On drupal.stackexchange.com, I often begin by asking a "how to" question which gets replies suggesting a different data structure design, so the discussion becomes removed from the actual question I asked and devolves into a discussion about what appears to be the "Drupal way" (vs. the traditional way of connecting relational tables). So this question of data structure design ends up being fundamental to the issue I'm trying to solve.

My questions are consistently put on hold for being "off topic".

Here are some samples:
What are the modules / pages / panels / or other features in Drupal which can be used to display an object which is made up of several content types?

I need a link from base table to join table

Advice needed on structure of content types and join tables (also content types)

Specifically, it has long been recommended to me to keep the join for data tables outside the entity. Using Drupal, the recommendations I get suggest adding the join table onto the original data table—which is quite contrary to relational data instructions.

There doesn't seem to be any documentation which I can find which discusses these issues. I've spent weeks perusing drupal.org, drupal.stackexchange.com, been through the table of contents of every book on Drupal 7 on drupal.org, Reilly media, Amazon, Johann Falks screencast lists (and many of the screencasts), videos from Code Karate, etc.

Should I not be asking these questions at all on drupal.stackexchange.com? Aren't these issues fundamental to understanding Drupal?

Can you suggest where I might look for resources? Thanks for your help.

  • 2
    Could you give some examples please? The way you've put ultimately in parentheses suggests that your original question(s) probably aren't about Drupal, but that the concepts those questions raise are interesting to you when applied to Drupal. Broadly speaking, and with that massive assumption of course, those sorts of questions probably are going to be off topic here. But if you can provide some examples I can be much more specific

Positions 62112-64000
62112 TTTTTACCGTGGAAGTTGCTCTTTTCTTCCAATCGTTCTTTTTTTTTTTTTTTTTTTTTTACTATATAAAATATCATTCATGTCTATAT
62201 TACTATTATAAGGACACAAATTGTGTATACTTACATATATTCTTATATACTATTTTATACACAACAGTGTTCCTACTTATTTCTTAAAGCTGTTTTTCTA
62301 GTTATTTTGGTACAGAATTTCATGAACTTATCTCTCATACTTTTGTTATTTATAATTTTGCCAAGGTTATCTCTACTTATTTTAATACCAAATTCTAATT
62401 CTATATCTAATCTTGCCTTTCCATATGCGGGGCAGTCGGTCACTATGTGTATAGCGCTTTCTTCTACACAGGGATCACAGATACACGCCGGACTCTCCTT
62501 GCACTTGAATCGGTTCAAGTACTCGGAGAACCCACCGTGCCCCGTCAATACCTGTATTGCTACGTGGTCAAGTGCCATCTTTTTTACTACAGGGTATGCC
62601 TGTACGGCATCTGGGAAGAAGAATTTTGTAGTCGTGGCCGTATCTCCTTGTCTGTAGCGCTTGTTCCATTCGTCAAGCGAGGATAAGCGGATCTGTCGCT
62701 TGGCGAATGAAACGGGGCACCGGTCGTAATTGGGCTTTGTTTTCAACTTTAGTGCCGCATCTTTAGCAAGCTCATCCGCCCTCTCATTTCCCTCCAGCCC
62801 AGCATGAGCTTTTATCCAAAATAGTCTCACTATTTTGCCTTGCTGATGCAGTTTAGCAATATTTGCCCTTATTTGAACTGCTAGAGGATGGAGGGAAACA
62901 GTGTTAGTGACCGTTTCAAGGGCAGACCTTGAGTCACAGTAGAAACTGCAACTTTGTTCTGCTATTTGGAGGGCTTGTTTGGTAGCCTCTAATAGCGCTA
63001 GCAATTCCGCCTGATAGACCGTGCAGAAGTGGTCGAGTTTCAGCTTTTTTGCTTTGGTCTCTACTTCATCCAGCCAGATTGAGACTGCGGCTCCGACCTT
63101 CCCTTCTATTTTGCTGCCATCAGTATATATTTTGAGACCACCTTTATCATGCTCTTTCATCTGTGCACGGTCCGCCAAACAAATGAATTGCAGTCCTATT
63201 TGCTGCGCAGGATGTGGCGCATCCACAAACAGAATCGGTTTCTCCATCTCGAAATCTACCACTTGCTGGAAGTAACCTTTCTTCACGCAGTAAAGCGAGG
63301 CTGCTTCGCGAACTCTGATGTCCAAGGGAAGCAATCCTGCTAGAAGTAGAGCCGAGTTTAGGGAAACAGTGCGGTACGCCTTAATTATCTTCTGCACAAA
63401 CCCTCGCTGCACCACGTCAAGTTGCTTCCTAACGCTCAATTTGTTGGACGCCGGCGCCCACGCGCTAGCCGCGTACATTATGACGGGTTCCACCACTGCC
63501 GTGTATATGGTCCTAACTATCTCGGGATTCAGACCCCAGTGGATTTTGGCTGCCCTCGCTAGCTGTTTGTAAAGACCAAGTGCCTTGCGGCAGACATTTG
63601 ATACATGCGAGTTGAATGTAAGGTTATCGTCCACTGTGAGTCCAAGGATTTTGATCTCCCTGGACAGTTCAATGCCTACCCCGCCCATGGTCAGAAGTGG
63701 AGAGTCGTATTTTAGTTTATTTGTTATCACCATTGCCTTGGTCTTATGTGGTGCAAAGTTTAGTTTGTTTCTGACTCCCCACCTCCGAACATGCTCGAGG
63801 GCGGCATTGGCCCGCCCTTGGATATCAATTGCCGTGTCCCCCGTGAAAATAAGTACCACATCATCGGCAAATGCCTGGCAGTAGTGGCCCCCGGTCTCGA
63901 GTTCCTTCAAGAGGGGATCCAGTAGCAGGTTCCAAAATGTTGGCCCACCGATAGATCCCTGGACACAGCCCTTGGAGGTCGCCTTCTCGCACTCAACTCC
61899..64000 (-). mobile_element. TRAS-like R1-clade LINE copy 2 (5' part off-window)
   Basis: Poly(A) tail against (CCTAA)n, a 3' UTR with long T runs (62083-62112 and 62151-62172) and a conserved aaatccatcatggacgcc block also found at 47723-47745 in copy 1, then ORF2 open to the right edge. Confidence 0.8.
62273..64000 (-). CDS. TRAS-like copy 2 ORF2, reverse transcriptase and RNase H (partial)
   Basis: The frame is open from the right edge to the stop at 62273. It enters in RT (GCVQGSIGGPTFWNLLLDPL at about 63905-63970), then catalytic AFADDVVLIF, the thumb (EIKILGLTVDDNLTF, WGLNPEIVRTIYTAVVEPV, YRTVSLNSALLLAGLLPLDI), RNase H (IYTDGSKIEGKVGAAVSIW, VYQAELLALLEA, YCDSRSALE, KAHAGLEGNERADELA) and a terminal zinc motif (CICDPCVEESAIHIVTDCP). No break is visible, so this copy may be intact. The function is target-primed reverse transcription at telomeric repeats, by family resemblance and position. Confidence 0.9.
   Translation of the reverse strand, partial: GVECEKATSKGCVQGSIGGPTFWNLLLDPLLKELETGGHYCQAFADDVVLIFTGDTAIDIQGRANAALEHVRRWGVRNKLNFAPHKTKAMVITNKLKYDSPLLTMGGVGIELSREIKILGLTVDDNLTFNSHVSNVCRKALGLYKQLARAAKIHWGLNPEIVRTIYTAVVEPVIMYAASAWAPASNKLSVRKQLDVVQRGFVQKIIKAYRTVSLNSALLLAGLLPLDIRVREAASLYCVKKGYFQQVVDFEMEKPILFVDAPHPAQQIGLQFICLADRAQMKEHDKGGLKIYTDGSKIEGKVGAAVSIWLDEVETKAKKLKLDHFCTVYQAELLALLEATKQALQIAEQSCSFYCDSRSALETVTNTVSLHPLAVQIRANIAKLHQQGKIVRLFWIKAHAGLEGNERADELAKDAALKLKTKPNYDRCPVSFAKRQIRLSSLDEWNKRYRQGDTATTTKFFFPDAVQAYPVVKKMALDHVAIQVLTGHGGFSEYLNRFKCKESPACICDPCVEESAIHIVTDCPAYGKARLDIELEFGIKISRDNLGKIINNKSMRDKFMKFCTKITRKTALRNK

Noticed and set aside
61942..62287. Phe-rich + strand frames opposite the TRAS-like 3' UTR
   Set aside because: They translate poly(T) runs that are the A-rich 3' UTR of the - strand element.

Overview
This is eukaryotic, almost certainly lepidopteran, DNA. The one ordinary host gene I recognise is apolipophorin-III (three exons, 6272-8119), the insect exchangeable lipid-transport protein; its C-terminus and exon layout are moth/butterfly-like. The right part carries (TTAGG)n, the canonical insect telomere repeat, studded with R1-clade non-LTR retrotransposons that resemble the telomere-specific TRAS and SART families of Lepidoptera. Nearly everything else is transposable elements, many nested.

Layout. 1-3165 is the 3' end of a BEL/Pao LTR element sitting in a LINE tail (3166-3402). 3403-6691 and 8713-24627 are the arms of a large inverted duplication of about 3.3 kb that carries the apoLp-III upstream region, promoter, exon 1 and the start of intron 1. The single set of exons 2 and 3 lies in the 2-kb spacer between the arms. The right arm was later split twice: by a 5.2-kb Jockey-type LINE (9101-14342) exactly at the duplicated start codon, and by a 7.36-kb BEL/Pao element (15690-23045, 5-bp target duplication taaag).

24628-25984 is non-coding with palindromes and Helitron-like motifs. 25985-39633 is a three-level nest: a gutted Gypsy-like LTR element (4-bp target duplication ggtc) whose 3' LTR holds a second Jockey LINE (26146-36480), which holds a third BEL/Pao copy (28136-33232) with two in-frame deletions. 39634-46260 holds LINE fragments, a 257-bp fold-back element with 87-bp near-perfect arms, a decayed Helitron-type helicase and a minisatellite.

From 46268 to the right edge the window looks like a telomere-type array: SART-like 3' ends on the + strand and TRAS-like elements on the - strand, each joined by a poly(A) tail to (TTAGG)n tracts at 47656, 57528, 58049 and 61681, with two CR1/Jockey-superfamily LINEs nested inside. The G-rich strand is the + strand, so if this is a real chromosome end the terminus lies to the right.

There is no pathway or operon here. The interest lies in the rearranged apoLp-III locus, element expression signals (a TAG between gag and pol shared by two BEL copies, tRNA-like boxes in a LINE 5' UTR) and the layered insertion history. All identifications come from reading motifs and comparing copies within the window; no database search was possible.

– Clive Mod
    Commented Jun 6, 2016 at 16:58

1 Answer 1


First let me start with apologizing for 'taking over' your post. For me personally, most of the answers (and comments) I post are based on years of Drupal experience. Lots of things in the Drupal universe have unfortunately no, or very limited documentation.

When you specifically start requesting documentation on 'the Drupal way' of handing certain situations, you complicate it even more because there is no such thing as 'the Drupal way'. Drupal is a super flexible system and one could tackle every problem in numerous ways (though one might be more efficient than another) For an example take a look at this thread: How to disallow node authors to change node content if comments were submitted for that node?. It is up to the OP to choose which of the approaches he likes most, but none of the proposed answers came out of the book. They are all based on previous experiences.

You are free to go your own way and build what you feel works best.

Some loose remarks:

  • Specifically, it has long been recommended to me to keep the join for data tables outside the entity. And they were right, and we never advised otherwise ;). Experience learns us that each and every Drupal field gets a dedicated database table. An entity reference field would not store its value in the entity, but in a separate table (basically the traditional SQL join table you were thought to use). The entity would then relate to this field and make the other side of the relation visible to the big modules (views, rules, etc). It also works the other way around, so the related modules have access to their parent's data.

  • Perhaps provide some images on your data structures. Because of the extra join table you have a second relationship (entity relation would be only one). Since relationships are directional, it might also be valuable to include that in the post (image?). Currently there is a lot of text to read and interpret and the direction of the relations would influence the answer. (I did not answer it because I was not 100% sure I understood it correctly and proposed a simpler data structure.)

  • 1
    Thanks for your thoughtful reply. I'll come up with some specific examples shortly.
    – TdeV
    Commented Jun 7, 2016 at 20:03

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